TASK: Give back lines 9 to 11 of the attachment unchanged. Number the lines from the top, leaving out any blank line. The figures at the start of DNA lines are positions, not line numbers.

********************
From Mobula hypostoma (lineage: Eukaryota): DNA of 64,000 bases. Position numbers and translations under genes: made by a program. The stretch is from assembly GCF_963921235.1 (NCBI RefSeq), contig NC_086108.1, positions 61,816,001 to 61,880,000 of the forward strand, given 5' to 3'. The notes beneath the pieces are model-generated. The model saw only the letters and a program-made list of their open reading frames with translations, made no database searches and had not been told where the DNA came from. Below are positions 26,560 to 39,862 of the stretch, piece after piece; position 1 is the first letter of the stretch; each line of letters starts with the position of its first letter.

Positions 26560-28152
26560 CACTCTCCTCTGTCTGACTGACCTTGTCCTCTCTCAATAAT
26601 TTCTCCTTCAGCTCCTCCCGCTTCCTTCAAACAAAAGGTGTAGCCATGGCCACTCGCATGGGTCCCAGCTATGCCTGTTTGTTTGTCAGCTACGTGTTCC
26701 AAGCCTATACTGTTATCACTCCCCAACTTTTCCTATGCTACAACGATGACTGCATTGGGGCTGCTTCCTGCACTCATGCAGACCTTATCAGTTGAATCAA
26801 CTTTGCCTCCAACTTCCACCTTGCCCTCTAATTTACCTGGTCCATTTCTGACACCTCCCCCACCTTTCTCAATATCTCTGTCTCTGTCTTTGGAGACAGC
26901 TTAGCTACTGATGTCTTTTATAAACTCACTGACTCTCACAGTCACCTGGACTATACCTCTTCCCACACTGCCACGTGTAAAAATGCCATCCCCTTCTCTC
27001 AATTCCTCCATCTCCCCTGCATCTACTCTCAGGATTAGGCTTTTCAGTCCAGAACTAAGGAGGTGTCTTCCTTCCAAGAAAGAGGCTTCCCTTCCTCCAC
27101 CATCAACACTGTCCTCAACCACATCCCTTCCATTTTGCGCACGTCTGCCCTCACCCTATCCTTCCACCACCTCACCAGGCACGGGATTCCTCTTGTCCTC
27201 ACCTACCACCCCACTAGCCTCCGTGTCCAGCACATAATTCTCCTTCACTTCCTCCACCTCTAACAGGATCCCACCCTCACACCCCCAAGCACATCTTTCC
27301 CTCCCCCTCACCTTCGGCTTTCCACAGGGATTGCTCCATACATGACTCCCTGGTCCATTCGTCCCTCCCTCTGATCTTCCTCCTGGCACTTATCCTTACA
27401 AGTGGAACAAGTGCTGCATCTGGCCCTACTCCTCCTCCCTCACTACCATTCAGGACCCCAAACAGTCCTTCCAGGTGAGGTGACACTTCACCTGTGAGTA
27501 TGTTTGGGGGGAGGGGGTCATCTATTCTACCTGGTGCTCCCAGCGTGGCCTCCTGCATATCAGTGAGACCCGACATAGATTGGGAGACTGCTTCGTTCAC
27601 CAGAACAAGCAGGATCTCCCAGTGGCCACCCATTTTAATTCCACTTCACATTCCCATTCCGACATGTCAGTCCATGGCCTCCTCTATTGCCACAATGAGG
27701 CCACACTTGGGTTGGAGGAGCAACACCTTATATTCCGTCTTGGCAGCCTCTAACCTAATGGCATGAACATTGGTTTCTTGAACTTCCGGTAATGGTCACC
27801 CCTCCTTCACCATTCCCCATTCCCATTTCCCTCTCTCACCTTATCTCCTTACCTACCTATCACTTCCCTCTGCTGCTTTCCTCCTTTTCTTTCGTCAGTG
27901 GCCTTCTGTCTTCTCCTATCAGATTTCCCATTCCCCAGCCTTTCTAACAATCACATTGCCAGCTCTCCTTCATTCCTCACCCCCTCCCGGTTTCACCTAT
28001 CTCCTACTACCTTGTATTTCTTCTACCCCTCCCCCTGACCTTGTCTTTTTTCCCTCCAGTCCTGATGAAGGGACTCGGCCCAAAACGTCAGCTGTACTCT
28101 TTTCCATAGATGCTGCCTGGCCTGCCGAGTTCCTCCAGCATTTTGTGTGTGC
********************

27101 CATCAACACTGTCCTCAACCACATCCCTTCCATTTTGCGCACGTCTGCCCTCACCCTATCCTTCCACCACCTCACCAGGCACGGGATTCCTCTTGTCCTC
27201 ACCTACCACCCCACTAGCCTCCGTGTCCAGCACATAATTCTCCTTCACTTCCTCCACCTCTAACAGGATCCCACCCTCACACCCCCAAGCACATCTTTCC
27301 CTCCCCCTCACCTTCGGCTTTCCACAGGGATTGCTCCATACATGACTCCCTGGTCCATTCGTCCCTCCCTCTGATCTTCCTCCTGGCACTTATCCTTACA